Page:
When the Pastor Has Cancer – Episode 132

When the Pastor Has Cancer

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Featuring: Rev. Percy McCray and Wayne Shepherd

Published: October 6, 2018

Join the hosts of Health, Hope & Inspiration as they discuss how the faith community is impacted when a pastor (or a spiritual leader) is diagnosed with cancer. They also suggest ways others can grow spiritually and be empowered by their example, despite present health challenges.

Show Notes:

What do you do when you learn your pastor has cancer? The reality of this question poses unique challenges to the faith community, particularly the misconceptions about spiritual leaders and mortality. “What do we do, or how do we respond or how do we react? And how do we see God when we see our spiritual leader in a situation like that? There are things that we can learn from our spiritual leader when they are dealing with their own health challenges that will empower the local body.”

Pastor Percy also entreats spiritual leaders to disclose any serious healthcare matters to their community before the information becomes subject to rumor or becomes public: “They are leaders, and I think that it is fair to disclose that challenge or that struggle. And in doing so, it is not an admittance that you are lacking faith in any way. Your congregation would probably benefit from walking with you through your battle and your journey. You’re exercising better spiritual responsibility.”

Quotes:

  • “I think it’s important for us to be able to learn from [pastors, spiritual leaders] even in the midst of difficult scenarios and understand that they can be challenged with their own set of healthcare issues.”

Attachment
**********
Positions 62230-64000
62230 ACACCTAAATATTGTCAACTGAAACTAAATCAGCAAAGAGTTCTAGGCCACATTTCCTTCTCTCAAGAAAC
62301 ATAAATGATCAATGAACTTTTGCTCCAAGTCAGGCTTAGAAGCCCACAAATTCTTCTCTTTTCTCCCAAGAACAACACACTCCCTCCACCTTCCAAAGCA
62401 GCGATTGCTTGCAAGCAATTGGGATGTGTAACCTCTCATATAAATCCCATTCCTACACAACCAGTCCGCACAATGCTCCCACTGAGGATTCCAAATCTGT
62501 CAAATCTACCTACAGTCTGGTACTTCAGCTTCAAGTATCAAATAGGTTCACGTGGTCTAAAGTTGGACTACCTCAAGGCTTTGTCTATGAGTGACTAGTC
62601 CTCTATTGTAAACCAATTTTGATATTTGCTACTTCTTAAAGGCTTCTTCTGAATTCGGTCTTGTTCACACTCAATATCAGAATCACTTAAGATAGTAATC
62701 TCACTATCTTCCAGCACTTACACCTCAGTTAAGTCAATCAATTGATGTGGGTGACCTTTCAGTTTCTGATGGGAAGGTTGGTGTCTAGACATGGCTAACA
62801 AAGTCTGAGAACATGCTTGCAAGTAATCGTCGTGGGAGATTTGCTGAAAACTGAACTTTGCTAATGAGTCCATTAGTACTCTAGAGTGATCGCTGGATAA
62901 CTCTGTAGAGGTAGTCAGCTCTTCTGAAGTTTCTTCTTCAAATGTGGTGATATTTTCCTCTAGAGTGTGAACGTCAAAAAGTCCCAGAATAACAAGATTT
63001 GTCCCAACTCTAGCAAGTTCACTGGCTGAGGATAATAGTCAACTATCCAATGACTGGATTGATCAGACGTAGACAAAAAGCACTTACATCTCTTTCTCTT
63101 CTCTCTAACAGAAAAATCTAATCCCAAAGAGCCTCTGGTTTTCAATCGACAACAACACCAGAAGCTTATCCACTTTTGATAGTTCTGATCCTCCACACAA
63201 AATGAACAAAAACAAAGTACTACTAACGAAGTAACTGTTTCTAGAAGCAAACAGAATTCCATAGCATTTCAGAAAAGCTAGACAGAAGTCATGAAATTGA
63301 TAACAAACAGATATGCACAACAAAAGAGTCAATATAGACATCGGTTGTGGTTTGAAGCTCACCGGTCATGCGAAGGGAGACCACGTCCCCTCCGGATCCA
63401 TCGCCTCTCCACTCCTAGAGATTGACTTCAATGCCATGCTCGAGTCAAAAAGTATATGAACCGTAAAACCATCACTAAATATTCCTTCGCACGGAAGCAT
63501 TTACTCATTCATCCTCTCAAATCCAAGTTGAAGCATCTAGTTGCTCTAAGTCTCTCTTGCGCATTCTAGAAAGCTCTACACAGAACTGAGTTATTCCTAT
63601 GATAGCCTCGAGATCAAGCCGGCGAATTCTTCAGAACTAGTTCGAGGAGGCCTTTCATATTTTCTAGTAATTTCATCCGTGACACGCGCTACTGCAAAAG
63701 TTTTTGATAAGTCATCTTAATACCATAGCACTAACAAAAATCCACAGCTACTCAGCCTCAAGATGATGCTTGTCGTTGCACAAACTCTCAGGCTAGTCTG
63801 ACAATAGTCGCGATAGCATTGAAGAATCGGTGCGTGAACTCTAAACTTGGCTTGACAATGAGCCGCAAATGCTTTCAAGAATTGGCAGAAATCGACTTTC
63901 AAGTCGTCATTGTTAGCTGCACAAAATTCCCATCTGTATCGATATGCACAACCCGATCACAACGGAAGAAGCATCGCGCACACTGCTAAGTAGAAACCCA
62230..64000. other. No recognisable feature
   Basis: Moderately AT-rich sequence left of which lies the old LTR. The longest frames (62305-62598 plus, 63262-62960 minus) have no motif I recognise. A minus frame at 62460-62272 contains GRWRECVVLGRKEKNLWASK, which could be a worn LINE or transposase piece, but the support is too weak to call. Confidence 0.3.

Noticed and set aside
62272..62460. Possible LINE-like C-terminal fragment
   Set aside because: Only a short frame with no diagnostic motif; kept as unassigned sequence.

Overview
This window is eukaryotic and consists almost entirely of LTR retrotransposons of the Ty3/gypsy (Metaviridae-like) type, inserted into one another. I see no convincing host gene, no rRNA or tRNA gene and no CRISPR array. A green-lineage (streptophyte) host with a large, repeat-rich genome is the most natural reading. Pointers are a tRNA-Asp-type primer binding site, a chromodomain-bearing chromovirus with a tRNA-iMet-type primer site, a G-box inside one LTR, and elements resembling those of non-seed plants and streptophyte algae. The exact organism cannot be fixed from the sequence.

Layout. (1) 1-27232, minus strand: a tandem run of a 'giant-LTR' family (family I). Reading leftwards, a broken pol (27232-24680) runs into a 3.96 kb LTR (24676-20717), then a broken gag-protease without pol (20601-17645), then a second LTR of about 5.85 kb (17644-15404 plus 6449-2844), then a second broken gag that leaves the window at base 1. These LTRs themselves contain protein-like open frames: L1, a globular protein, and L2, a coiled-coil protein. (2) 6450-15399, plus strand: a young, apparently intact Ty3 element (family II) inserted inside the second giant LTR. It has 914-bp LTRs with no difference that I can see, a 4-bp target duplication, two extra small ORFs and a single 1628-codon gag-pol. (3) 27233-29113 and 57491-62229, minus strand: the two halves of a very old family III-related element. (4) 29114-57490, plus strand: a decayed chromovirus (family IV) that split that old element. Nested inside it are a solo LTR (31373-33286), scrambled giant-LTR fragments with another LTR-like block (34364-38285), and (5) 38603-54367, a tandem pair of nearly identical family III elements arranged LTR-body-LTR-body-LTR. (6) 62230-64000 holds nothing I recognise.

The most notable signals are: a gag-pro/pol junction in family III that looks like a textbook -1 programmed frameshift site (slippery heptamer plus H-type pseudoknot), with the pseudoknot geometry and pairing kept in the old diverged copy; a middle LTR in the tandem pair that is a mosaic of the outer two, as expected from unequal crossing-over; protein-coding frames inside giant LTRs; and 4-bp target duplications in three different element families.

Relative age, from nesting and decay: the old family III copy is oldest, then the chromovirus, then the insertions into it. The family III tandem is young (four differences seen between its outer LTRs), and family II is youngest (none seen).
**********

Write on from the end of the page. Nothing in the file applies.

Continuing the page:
• “I think there is sometimes a separation of thought by those who are not spiritual leaders, watching or witnessing those who are spiritual leaders, that when we see their humanity before us, sometimes it throws us off a little bit. And while it’s not necessarily true for everyone, I think when we see our spiritual leaders a little vulnerable or struggling or having a test or a challenge, it can disrupt how one views their faith in relationship to God.”
  • “I believe when spiritual leaders are experiencing challenges personally, the congregation or those who are watching them may be better served to hear and understand how God is working with them and through them, versus hiding and keeping that quiet and trying to protect the congregation from it.”
  • “Every pastor fundamentally will face difficult times. We need to own that. We need to come to terms with that, because they are people who live in a fallen world. And I think that this helps us from putting too much focus on our pastor being this elite high-level individual.”
  • “When we talk about sickness and disease, it is not an admission of lack of faith. It is not that our pastors are not still anointed and called by God. In fact, God may be allowing them to be an example to us that we may learn some things in the midst of those types of scenarios and situations. Don’t turn your back on your pastor. Don’t think that they’re not people of faith.”

Resources:

Click here to download this week’s resource: “Spiritual Needs of Cancer Patients